As a member of the genus Solanum, it is related to both the tomato and the potato. It was originally domesticated from the wild nightshade, the thorn or bitter apple, S. incanum, probably with two independent domestications, one in the region of South Asia, and one in East Asia.
The eggplant is a delicate, tropical perennial often cultivated as a tender or half-hardy annual in temperate climates. It grows 40 to 150 cm tall, with large, coarsely lobed leaves that are 10 to 20 cm long and 5 to 10 cm broad. Semi-wild types can grow much larger, to 225 cm with large leaves over 30 cm long and 15 cm broad. The stem is often spiny.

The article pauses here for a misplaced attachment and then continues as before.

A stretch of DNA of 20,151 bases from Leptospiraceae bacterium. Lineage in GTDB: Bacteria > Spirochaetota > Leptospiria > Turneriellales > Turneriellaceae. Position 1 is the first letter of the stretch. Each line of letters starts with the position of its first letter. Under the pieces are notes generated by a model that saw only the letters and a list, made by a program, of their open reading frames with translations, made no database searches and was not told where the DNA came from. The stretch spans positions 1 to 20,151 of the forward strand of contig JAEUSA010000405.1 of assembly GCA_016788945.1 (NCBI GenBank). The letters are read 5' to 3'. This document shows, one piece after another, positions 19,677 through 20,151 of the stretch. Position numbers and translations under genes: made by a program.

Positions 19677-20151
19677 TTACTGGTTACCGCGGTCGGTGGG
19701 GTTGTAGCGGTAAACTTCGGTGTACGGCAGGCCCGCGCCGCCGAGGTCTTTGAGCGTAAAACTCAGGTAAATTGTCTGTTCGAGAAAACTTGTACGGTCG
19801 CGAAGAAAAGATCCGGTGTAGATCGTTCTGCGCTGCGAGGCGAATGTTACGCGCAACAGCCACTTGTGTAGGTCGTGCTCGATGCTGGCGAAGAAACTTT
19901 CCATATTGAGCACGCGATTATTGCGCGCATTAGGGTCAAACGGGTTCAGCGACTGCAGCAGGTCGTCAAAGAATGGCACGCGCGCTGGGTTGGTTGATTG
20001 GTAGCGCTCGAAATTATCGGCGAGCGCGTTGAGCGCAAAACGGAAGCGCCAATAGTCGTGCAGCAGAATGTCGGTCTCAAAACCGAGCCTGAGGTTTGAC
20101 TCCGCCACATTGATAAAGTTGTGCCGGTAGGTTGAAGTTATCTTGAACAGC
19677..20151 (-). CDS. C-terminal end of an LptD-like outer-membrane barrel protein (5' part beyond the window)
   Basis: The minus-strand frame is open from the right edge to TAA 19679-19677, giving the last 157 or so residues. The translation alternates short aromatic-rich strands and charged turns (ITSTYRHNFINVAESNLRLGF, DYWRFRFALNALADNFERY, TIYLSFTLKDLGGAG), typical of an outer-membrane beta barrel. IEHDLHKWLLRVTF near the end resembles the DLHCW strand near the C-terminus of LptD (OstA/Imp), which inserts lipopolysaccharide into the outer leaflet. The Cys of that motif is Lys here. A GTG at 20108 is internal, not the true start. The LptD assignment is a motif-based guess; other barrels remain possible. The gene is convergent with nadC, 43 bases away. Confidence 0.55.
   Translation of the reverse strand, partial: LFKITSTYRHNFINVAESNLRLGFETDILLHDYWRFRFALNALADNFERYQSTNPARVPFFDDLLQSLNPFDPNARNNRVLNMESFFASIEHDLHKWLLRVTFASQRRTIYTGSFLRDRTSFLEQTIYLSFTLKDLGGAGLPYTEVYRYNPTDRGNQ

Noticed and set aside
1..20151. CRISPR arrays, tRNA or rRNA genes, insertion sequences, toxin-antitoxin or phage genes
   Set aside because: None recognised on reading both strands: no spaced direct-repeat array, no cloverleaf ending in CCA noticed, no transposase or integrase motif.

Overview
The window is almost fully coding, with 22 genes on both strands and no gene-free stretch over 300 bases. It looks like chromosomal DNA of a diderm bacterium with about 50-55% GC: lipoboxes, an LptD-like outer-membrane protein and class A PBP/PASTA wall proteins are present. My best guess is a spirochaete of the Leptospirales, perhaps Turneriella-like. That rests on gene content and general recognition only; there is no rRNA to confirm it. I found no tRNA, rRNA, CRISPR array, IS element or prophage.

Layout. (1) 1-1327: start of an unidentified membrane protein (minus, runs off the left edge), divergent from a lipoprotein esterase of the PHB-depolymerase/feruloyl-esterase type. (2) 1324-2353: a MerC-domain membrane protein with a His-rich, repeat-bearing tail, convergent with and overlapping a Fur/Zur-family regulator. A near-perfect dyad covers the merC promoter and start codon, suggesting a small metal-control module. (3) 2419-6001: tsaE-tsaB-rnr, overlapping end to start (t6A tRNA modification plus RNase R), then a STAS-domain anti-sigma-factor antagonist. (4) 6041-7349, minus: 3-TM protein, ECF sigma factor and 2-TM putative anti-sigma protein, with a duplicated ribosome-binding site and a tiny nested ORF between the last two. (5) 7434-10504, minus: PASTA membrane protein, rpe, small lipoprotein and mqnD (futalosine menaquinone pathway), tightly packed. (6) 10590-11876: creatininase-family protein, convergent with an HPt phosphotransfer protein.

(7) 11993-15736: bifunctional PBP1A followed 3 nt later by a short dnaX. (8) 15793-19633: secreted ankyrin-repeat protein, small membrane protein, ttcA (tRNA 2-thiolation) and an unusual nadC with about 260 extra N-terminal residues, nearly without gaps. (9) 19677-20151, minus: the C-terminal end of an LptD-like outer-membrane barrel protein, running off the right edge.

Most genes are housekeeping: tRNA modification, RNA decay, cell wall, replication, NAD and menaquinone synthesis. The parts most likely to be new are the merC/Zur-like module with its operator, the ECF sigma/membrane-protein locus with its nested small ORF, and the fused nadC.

The flower is white to purple, with a five-lobed corolla and yellow stamens. The egg-shaped glossy purple fruit has white flesh with a meaty texture. The cut surface of the flesh rapidly turns brown when the fruit is cut open. On wild plants, the fruit is less than 3 cm in diameter, but very much larger in cultivated forms, reaching 30 cm or more in length. The fruit is botanically classified as a berry and contains numerous small, soft seeds which are edible, but have a bitter taste because they contain nicotinoid alkaloids (being a relative of tobacco).
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